Parenting and Education | People and Places
SASI Seaford site reopens in streamlined style
by Mornington Peninsula Magazine

SASI (Statewide Autistic Services Ltd) opened its doors as the Victorian Children’s Association in Cheltenham in 1966. Fast-forward through more than 50 years of providing services for people on the autism spectrum and their families and things look mighty different.

SASI Seaford hub practitioner Christine Sutton has been working in the disability sector for 28 years. She explains: “We are extremely excited to be offering a new model of service delivery which is completely client-driven. Our Seaford site had to close last year due to COVID-19. This gave us a chance to renovate and reinvigorate the space. We are now thrilled to offer a range of programs across the visual and performing arts, information technology and gaming, hospitality and SLES – which is a school-leavers’ employment service – to our clients. SASI Seaford is now a space where people on the spectrum can learn new skills, integrate, and expand. The hub will offer real-life skills to clients, which in turn will help them thrive in the community.”

So how do they do it? By employing industry-based people who deliver skills-based programs. The performing arts program, which includes drama, movement and backstage learning, is delivered by a working actor who understands the mechanics of theatre and screen production. The music program is devised by a professional musician, while the IT and gaming program is delivered by a gaming expert who has had extensive experience in the retail gaming arena. A professional chef runs the hospitality program and highlights both nutrition and food as art. There is also an onsite café where clients can develop their barista and hospitality skills.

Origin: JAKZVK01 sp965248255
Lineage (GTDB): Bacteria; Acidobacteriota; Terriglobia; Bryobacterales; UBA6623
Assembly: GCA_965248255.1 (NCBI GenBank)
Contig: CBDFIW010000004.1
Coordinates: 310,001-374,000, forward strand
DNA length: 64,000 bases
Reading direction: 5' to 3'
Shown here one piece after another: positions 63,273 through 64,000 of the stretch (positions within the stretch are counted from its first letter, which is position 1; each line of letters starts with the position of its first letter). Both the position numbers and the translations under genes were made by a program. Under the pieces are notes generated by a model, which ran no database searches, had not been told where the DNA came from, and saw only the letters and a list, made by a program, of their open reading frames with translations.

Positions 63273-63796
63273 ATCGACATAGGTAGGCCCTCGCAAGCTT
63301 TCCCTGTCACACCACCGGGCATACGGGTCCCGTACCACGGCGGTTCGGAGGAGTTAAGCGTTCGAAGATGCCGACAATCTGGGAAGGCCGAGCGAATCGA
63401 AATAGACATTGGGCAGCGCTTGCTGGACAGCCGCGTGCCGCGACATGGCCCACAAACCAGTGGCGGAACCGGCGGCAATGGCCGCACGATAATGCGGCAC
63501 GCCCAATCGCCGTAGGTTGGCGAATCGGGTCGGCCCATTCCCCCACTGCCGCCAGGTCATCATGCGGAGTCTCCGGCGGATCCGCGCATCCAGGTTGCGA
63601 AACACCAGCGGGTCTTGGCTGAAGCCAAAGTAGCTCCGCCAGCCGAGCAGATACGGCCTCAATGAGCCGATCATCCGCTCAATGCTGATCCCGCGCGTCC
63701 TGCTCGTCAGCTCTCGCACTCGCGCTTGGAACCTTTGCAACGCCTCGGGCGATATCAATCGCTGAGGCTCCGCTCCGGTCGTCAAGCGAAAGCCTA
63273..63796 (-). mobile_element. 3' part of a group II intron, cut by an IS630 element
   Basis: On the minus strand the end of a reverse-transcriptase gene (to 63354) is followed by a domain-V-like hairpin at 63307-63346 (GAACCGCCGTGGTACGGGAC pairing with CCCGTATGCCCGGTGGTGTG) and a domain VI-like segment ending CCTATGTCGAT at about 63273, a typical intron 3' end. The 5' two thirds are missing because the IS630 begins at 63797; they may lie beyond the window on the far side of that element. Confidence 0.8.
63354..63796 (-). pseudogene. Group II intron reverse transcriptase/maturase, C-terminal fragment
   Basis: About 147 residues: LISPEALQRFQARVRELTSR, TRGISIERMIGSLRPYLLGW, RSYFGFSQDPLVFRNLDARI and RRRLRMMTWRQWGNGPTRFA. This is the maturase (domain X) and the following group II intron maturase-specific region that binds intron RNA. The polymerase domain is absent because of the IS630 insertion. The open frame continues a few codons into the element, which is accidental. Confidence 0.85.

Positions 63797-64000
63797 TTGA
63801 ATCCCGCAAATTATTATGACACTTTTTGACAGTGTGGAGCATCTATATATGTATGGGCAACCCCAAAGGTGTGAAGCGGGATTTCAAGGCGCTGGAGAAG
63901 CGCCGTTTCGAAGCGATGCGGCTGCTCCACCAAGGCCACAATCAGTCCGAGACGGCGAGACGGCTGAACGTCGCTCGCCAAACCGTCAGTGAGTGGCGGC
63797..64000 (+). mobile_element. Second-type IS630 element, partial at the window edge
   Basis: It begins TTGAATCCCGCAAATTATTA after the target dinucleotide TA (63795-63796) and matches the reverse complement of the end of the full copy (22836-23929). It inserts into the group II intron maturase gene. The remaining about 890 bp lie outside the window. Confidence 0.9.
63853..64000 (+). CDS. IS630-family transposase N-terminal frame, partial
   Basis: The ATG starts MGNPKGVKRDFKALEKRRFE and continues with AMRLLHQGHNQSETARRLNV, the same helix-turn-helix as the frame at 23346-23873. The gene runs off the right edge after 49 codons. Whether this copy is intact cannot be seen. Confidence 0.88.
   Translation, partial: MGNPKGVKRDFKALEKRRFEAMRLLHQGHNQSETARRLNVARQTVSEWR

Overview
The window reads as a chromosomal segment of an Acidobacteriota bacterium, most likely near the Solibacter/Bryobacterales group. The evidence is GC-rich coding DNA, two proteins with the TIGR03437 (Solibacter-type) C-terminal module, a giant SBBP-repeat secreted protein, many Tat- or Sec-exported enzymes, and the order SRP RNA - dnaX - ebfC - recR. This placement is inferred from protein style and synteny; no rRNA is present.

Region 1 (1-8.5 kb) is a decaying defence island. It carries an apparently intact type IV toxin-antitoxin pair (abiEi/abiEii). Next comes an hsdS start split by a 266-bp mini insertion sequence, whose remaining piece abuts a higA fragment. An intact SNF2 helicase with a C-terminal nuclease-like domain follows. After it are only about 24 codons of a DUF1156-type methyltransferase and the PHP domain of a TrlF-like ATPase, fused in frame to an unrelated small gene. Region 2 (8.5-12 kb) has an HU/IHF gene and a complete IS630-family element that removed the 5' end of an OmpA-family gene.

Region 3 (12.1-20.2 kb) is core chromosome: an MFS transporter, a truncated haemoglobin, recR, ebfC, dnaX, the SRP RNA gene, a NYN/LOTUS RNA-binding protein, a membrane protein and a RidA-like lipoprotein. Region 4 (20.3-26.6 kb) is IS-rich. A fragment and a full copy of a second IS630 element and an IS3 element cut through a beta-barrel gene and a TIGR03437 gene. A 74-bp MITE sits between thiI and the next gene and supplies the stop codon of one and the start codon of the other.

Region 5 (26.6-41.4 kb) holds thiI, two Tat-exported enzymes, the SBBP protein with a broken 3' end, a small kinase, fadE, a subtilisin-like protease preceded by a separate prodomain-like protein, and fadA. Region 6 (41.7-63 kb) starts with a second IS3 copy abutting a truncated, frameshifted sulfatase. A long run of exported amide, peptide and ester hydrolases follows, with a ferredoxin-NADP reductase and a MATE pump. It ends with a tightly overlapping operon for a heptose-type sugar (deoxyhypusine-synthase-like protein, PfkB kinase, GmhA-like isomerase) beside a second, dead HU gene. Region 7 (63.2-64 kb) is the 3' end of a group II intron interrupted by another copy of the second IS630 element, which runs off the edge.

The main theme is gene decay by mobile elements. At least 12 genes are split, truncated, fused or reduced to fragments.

Christine continues: “It was very important that we employ people with exceptional professional skills. All our program leaders are industry-based and are keen to impart knowledge to others. We also have a new thriving garden program where clients can plant and grow vegetables, look after chickens, collect their eggs, and then cook with them. SASI is a not-for-profit which relies on funding from the government and donations. We are here to provide real-life skills to people on the autism spectrum and with other complex disabilities and see our role as providing a stepping stone to the outside world.”

For anyone who knows a person with ASD and sees how difficult it is to retain and transfer life skills, the new-look SASI Seaford hub will come as a refreshing revelation. If you know an ASD school-leaver or young adult who needs a bit of help finding their feet, then this could be a great place to start. The hub was launched on May 27 and the staff at 13 Sir Laurence Drive are raring to go, so give them a call on 1300 577 305 to get the ball rolling.


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